The GDPR is now considered to be the gold standard in privacy legislation world-wide. It is expected that its principles will be emulated by other jurisdictions. As an example, amid the recent Facebook hearings in the U.S., two senators introduced the ‘CONSENT Act’ bill, which has very similar requirements to GDPR. Whether or not it is passed, the general industry sentiment points to momentum behind the idea of increased privacy protections. I think there will be a lot more evolution in this area. One area that privacy law experts are following is a California ballot initiative that may set the stage for strict broader laws to be introduced at the Federal level, preemptively.  However, there is a belief that is it unlikely we’ll see a law similar to GDPR in the next 18-24 months.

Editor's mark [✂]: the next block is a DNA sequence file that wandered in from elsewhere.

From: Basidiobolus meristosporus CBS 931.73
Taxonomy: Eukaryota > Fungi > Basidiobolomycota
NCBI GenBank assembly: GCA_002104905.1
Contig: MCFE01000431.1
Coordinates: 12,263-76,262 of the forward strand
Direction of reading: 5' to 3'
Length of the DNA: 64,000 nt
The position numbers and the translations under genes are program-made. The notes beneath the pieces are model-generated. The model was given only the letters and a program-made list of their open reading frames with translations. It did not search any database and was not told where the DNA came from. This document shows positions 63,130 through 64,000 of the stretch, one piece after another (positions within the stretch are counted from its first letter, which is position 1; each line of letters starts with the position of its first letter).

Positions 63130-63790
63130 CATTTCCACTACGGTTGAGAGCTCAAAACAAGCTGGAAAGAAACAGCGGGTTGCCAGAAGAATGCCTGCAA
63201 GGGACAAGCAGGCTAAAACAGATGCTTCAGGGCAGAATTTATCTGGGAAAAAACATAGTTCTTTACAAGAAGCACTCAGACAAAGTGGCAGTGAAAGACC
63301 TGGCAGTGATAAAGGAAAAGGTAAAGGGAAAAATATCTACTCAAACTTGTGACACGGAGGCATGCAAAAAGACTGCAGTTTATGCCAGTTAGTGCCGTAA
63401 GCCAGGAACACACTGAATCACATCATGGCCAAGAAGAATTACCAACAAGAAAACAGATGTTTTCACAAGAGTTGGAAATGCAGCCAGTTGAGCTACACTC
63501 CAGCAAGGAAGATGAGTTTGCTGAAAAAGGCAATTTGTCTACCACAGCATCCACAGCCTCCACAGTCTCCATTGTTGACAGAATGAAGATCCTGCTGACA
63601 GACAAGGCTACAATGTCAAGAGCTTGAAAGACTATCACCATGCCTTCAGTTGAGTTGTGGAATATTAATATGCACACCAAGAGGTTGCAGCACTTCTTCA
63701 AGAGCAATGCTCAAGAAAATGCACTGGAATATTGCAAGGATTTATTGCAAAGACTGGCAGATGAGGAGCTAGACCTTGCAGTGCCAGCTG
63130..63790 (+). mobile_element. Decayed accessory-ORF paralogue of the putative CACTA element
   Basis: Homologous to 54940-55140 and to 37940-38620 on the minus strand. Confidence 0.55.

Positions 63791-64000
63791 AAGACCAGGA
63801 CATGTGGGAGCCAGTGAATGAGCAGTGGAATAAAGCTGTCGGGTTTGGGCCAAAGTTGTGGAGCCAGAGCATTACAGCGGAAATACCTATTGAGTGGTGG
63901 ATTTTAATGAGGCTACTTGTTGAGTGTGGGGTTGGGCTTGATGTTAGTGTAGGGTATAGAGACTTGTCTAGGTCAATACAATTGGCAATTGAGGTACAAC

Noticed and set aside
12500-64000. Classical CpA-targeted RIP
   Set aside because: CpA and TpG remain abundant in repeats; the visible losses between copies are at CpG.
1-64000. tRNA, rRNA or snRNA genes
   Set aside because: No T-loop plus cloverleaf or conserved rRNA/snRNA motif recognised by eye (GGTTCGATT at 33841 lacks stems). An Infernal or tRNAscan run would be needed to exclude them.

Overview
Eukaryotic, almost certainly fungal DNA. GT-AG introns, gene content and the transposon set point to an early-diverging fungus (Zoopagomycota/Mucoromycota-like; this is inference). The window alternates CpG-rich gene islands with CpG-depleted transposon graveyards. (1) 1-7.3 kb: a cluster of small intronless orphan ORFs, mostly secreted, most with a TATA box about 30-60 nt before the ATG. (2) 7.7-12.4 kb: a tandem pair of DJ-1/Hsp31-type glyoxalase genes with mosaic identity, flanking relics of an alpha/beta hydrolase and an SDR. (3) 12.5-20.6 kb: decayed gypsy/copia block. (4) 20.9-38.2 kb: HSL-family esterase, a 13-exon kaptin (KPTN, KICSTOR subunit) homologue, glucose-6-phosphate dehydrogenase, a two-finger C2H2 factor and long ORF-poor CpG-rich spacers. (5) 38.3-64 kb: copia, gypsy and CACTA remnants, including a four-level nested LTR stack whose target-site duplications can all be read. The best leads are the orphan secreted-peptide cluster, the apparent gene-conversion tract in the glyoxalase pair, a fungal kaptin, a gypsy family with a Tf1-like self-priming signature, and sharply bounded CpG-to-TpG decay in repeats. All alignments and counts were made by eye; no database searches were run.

What is Centro doing to meet GDPR requirements?

Centro takes privacy seriously and intends to fully comply with the GDPR. All processing activities are under review and we have engaged professional privacy consultants and legal experts to assist with the effort. Existing agreements, terms and our privacy policy will be revised to ensure compliance with the new regulations. Centro is also pursuing membership in the Privacy Shield framework — a program founded by the U.S. Department of Commerce, and the European Commission and Swiss Administration to help companies facilitate transfers of personal data with their transatlantic partners.

What is my role in all of this as a media professional?

Get educated and get used to operating with transparency and consent-driven advertising. Know what your company practices are in handling data. Regardless of regulation, companies who are collecting data and are serving targeted advertising should be responsible for keeping user data safe and secure.